Regulating Automated Legal Advice Technologies

Examining the technical and regulatory barriers facing automated legal services to develop appropriate policy, regulation and practice settings.

Automation is placed to transform vast swathes of the economy. Lawyers and the law are not immune. New automated legal services are developing against a backdrop of broader transformation in the market for legal services. Lawyers are developing new business models and strategies that harness advances in artificial intelligence, natural language processing and machine learning.

These NewLaw entities are adopting different approaches to the creation and provision of legal series from those traditionally delivered by the profession. For example, companies such as LegalZoom provide personal online legal solutions and documents, while Ross Intelligence deploys natural language processing for legal research, and Riverview Law seeks to deploy virtual assistants to support the delivery of legal services.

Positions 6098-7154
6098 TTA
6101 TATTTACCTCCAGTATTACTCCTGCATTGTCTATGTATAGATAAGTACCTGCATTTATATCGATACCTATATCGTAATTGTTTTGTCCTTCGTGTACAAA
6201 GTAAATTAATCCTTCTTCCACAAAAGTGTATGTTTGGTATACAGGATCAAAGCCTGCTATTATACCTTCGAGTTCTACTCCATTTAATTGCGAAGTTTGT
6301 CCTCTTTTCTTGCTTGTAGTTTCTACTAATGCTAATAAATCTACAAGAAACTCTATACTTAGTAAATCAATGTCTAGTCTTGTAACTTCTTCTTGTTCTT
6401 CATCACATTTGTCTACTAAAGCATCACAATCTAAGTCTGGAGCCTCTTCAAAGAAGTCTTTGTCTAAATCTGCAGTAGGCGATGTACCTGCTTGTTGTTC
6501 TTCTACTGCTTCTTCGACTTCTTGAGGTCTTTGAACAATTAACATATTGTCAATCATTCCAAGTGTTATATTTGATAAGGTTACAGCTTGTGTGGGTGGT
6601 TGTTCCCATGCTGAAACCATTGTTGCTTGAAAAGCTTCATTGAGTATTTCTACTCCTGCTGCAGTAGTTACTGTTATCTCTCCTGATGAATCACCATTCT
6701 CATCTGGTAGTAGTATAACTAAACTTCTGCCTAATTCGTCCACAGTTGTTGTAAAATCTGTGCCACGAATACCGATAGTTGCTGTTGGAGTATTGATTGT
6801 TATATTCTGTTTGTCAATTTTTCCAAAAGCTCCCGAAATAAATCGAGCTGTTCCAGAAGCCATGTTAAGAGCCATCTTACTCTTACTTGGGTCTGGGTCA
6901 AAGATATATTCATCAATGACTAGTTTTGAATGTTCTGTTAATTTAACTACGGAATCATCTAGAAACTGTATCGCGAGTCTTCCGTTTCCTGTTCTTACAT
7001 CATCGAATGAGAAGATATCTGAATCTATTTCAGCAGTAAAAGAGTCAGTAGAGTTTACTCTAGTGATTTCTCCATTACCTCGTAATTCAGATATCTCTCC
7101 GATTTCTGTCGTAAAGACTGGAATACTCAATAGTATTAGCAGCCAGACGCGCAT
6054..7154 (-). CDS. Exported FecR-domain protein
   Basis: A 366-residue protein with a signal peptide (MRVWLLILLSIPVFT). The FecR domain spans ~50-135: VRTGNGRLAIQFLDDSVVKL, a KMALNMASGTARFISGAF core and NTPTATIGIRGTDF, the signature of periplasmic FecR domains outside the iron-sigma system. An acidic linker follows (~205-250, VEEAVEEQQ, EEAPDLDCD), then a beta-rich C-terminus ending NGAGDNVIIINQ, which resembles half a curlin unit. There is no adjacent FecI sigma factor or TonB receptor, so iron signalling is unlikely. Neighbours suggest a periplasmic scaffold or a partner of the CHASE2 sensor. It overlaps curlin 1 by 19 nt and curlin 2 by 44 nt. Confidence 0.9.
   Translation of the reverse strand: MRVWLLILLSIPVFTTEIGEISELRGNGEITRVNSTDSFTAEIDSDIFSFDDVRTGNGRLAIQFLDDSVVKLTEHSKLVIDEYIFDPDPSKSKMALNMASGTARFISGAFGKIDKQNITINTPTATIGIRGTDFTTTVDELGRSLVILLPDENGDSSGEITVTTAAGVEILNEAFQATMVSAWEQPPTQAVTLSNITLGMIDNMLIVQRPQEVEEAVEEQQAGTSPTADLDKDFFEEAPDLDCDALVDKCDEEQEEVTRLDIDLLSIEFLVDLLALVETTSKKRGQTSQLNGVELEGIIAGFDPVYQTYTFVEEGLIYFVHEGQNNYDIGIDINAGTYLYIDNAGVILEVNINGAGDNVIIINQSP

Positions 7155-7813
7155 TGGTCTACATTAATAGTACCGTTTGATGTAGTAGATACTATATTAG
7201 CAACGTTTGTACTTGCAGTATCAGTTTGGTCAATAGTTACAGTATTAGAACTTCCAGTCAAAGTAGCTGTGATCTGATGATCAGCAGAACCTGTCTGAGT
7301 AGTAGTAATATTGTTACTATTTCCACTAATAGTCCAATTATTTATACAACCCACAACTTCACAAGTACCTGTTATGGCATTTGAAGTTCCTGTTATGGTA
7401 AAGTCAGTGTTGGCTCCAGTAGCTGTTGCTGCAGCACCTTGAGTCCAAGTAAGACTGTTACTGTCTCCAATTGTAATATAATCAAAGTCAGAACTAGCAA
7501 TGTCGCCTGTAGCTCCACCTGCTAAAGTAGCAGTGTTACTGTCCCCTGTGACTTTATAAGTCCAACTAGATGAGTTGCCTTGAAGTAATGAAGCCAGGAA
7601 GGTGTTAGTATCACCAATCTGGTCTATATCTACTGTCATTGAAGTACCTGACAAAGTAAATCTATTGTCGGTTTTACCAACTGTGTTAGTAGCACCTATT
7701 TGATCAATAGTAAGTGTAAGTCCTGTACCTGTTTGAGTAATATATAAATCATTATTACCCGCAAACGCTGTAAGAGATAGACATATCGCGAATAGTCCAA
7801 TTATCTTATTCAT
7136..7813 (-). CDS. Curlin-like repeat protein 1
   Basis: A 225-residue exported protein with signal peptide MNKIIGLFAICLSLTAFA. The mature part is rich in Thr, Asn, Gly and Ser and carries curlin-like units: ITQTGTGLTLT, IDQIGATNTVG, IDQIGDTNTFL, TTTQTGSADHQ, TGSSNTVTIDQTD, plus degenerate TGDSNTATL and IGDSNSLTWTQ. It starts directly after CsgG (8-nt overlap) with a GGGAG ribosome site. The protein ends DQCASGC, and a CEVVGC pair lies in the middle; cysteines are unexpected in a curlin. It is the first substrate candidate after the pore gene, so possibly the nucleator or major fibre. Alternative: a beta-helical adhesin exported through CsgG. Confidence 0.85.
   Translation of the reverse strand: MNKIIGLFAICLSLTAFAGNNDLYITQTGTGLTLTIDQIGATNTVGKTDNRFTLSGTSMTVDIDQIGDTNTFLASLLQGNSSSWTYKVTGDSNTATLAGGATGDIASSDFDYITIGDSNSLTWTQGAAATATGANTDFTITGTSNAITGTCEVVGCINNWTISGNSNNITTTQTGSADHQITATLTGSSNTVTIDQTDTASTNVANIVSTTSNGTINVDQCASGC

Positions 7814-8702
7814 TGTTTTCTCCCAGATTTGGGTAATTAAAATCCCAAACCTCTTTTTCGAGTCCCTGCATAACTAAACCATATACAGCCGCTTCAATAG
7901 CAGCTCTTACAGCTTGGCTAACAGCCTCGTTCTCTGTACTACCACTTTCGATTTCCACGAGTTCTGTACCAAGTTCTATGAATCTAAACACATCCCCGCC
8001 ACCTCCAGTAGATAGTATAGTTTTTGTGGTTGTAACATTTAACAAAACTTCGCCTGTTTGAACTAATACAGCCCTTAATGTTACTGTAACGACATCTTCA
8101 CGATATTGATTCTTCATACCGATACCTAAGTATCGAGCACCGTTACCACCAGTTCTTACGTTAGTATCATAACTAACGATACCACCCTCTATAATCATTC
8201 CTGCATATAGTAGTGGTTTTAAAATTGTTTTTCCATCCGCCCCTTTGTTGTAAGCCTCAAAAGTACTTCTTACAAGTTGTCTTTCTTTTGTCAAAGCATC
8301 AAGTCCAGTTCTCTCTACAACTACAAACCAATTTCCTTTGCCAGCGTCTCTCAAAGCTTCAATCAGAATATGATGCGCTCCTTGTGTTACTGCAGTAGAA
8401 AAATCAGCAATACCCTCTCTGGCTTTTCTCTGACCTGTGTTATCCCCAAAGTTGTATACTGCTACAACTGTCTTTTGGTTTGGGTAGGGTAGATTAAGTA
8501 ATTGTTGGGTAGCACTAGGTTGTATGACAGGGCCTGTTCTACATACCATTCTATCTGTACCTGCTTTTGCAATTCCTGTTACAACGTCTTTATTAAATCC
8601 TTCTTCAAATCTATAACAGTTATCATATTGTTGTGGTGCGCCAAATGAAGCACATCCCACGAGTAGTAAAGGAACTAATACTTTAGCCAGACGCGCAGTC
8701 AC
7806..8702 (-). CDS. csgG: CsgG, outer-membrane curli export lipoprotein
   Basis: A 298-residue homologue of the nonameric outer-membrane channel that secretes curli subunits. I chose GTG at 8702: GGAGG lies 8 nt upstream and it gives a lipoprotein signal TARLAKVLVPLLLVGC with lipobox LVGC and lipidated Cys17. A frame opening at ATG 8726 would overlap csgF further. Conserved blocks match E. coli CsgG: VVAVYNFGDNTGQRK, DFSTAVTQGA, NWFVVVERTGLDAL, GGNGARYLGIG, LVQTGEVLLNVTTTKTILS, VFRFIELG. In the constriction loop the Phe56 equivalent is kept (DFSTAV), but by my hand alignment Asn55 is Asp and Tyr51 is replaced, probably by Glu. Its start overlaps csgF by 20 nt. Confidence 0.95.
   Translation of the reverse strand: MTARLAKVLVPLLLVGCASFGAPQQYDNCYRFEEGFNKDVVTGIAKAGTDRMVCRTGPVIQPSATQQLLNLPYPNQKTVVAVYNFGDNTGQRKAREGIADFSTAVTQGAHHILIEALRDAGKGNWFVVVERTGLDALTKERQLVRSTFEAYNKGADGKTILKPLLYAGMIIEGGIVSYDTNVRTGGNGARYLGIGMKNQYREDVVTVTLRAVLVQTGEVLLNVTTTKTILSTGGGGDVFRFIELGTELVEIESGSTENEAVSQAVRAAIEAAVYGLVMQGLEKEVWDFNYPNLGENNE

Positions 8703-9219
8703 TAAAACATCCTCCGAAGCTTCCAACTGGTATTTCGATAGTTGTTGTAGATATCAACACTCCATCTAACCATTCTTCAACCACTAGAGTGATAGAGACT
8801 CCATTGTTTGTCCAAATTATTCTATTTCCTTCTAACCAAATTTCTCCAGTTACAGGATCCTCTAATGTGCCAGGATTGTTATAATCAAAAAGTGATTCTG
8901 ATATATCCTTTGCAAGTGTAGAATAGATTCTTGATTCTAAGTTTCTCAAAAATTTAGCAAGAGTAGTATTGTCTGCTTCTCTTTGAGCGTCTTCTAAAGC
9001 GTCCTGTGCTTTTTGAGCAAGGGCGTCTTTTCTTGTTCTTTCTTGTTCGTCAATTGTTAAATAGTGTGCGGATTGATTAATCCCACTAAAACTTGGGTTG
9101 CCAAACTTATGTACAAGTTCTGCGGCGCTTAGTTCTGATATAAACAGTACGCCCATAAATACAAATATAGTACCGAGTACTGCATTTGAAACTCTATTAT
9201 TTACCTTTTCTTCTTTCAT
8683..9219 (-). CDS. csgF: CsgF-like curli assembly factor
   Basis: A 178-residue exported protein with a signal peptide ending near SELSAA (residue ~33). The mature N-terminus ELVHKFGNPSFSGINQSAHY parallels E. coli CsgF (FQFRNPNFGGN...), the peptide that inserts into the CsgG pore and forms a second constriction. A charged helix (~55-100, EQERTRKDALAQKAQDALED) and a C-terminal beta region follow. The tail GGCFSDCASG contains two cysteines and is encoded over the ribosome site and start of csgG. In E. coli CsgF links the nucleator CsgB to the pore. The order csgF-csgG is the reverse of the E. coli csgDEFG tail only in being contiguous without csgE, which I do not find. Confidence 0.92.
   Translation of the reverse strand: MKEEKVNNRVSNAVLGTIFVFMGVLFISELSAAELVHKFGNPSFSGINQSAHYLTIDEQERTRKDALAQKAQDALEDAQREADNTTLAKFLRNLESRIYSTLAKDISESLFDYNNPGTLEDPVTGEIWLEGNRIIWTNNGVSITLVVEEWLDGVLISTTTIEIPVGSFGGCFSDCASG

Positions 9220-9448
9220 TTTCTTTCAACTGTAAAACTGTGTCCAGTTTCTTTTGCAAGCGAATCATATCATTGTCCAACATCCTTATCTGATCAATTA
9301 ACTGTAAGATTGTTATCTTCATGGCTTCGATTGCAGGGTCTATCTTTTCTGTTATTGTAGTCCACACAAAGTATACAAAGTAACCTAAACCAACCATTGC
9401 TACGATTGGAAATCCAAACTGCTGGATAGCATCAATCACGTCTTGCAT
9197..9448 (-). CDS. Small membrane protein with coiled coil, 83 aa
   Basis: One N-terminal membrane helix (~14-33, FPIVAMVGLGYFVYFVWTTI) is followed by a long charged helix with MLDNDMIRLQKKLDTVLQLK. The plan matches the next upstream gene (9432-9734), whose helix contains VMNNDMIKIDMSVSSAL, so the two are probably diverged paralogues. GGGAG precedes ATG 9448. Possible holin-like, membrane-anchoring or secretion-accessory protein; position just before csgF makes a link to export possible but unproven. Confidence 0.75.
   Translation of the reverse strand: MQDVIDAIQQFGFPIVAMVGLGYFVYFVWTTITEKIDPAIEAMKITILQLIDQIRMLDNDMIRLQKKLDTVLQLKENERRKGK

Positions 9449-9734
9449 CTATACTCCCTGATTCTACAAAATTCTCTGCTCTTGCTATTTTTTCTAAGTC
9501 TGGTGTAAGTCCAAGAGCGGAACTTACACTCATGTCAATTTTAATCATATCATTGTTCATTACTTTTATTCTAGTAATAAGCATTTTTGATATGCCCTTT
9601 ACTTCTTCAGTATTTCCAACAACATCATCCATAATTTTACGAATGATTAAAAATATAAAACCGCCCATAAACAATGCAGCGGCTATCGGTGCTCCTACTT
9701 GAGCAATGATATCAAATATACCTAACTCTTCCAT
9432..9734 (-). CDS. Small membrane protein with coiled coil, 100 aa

Developments in Australia have on the whole been slower to develop and less dramatic. Although NewLaw firms like Plexus and Hive Legal are moving into the market with automated process and compliance tools, while Wellspring Legal is providing automated legal advice to clients.

This project is examining the technical and regulatory barriers facing automated legal services. The project examines the limits to the delivery of automated online legal services and seek to inform the development of appropriate policy, regulation and practice settings to accommodate these developments.

Findings from this project will inform policy makers, regulators and practitioners about the impact and effective management of automated online legal services and how best to increase access to delivery of legal advice within an increasingly networked society, and will provide a foundation for further projects by the research team.

Research Team


Seed Funding 2016


Research paper Current State of Automated Legal Advice Tools released April 2018.